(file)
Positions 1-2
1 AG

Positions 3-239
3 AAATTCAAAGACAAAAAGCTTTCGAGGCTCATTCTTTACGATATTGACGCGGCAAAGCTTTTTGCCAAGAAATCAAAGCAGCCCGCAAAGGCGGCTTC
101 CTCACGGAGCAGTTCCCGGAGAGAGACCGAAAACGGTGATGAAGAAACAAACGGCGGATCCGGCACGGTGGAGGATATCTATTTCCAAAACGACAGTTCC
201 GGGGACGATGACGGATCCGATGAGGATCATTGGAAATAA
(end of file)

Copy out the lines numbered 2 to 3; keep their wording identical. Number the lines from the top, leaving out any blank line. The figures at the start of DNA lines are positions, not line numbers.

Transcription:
1 AG

Positions 3-239